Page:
As a former foster youth who grew up surrounded by drugs and violence, Roberto Lopez, 28, struggled to hold a job.
Lopez’s caseworker encouraged him to look into a new two-week program through HomeAid San Diego, a nonprofit working to fight homelessness, that trains people experiencing homelessness in construction skills, helps them start a career in the industry and addresses the labor shortage in homebuilding.
Lopez didn’t think a job in construction would work out at first.
“I always doubt myself,” Lopez said. “If I know I can’t do it, I won’t. But, they told me to give it a try and see where it takes me.”
Lopez was one of seven people to graduate from the first class of the HomeAid WORKS (Workforce Opportunities for Rebuilding through Knowledge and Skills) program. Afterward, he was quickly hired by the Lennar Foundation — a homebuilding organization and major supporter of the program — as a customer service representative.
Since then, he has been enjoying his job, saying it gave him “a second chance.”
“I was messing up before, and anything good that I had I would ruin,” Lopez said. “This time, it was an eye-opener. This isn’t just a job, it’s career-based… Coming from the foster care system, you really don’t have a lot of hope. I was lucky to be here.”
Six of the seven people who graduated from the program were hired in a construction-industry job within two months. Fifteen additional students recently graduated with an understanding of other career paths in homebuilding.
The program contains two weeks of technical construction training, both in person and online.
The second class consisted of a variety of people, including women, former foster youths, formerly incarcerated individuals and veterans. The students attended a graduation ceremony last week, when they received their certificates and free laptops to jumpstart their job search.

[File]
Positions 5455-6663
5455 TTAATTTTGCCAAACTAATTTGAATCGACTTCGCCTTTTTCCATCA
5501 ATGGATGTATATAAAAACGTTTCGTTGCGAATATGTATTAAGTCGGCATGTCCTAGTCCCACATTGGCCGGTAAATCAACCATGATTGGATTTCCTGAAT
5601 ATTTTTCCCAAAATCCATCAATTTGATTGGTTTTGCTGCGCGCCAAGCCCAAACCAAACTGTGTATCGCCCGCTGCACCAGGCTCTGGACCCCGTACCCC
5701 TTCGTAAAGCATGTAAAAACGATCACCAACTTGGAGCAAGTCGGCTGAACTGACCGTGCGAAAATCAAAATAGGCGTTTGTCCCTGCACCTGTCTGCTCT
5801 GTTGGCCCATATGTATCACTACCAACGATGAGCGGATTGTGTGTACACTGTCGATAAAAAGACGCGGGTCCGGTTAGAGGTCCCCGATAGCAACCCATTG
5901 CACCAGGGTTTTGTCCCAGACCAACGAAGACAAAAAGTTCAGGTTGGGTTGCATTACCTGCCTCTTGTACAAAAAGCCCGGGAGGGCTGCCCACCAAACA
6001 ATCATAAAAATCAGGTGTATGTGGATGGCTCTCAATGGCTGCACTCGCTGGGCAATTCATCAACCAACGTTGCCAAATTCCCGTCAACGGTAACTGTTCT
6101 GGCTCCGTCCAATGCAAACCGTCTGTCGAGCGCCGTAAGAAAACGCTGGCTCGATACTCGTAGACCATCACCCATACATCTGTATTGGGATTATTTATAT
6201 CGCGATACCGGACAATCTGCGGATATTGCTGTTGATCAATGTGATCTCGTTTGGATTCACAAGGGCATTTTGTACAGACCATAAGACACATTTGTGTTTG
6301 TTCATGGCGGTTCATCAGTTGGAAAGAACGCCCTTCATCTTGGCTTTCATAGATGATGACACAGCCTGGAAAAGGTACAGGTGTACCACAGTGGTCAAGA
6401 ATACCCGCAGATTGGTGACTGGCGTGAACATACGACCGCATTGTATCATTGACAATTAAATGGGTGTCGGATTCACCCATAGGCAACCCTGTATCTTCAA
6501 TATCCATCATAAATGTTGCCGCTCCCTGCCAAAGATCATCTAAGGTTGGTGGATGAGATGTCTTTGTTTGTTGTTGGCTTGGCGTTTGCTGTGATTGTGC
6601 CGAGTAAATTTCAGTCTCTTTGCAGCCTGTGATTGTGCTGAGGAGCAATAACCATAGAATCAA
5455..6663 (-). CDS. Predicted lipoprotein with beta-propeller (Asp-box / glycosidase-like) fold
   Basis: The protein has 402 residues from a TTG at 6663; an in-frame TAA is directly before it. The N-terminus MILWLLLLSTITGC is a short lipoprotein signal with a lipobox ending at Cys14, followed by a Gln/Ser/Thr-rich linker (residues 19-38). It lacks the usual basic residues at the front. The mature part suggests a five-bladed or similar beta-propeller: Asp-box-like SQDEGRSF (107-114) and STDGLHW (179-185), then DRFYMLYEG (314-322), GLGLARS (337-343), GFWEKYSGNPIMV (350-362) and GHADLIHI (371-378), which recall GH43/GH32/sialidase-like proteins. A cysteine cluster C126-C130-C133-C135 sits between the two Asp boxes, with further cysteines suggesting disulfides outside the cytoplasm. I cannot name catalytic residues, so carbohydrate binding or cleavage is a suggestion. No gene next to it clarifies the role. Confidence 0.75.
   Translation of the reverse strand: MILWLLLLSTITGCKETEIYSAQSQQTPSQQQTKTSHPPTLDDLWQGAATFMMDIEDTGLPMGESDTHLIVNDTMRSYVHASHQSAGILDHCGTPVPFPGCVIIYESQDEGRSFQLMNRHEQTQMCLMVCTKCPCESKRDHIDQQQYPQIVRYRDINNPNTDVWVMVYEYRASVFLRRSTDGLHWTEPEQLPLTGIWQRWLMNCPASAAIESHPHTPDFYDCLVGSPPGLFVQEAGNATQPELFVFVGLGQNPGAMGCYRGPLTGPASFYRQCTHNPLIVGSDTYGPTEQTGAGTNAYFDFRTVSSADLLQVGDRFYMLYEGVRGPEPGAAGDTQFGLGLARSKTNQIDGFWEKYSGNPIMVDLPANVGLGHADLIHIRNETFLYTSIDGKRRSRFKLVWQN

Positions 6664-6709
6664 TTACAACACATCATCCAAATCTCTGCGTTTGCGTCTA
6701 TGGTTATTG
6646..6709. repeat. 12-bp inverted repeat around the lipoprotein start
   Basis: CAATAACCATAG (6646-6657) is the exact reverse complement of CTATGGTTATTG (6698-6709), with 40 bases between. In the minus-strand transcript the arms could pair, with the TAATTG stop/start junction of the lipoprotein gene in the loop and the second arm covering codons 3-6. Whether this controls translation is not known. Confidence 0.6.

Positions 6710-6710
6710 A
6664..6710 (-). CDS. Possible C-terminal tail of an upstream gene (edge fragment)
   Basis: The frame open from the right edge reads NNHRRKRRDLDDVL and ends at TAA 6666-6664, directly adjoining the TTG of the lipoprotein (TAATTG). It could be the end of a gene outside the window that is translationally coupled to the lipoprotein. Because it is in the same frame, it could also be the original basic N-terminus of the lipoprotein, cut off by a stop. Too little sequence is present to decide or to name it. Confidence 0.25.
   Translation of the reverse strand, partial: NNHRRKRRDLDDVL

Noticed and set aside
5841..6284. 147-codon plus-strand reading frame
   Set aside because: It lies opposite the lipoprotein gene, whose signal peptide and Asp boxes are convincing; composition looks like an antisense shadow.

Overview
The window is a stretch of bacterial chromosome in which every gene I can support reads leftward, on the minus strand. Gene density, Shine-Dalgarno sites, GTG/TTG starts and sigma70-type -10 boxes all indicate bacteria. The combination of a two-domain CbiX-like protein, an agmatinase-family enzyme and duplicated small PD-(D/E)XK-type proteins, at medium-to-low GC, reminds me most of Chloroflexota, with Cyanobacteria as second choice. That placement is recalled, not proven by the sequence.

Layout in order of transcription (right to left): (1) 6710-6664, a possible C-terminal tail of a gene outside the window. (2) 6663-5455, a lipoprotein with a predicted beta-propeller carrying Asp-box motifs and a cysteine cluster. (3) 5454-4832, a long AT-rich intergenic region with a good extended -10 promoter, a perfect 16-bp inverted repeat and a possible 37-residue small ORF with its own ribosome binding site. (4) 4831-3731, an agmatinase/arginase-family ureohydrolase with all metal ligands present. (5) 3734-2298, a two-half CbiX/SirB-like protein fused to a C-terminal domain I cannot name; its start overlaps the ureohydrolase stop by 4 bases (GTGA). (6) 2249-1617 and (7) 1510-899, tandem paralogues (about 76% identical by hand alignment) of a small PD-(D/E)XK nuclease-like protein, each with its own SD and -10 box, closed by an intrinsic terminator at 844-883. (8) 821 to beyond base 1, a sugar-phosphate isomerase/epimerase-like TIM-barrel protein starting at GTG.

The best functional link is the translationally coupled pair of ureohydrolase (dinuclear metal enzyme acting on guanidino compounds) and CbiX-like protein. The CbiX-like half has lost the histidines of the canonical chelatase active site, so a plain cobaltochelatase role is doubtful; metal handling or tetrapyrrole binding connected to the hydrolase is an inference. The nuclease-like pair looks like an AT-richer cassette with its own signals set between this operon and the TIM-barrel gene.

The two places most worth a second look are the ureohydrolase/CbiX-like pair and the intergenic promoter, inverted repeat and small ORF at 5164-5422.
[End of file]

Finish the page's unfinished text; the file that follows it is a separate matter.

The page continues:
“I’ve been super excited to see this second class go forward,” Staci Reidinger, chair of HomeAid San Diego, said at the ceremony. “I can’t wait to get the emails and texts from all of you on your first day on the job.”
Several companies partner with HomeAid San Diego to offer interview opportunities to the graduates, though hiring for these positions is not necessarily guaranteed.
HomeAid San Diego also assists the students in researching companies, creating their resumes and writing job applications. The organization sends formal recommendations to the businesses to help the graduates secure jobs quickly after the program completion.
“One thing I learned in the class was how to read blueprints,” James Wheat, a graduate from the second cohort, said during the ceremony. “Then, I realized that my life is like a blueprint. Coming back into this class gave me a chance to straighten out some of the lines that I had incorrect.”
The organization also has partnerships with wrap-around service providers who work with at-risk populations. Program leaders also curate the content toward the student’s skill set to help them find a career path that interests them.
“We are dedicated to supporting this important program that helps individuals who have had challenges in their past rebuild their lives,” said Alan Willingham, who works with both Lennar’s San Diego division and HomeAid San Diego.
HomeAid San Diego partners with Promises2Kids and PATH San Diego to identify people who will benefit from the program. Workers from local construction companies also volunteer to serve as mentors.
Mary Lydon, executive director of HomeAid SD, said she hopes to eventually bring in a group of students every month.
Another group of students will go through the program in the fall.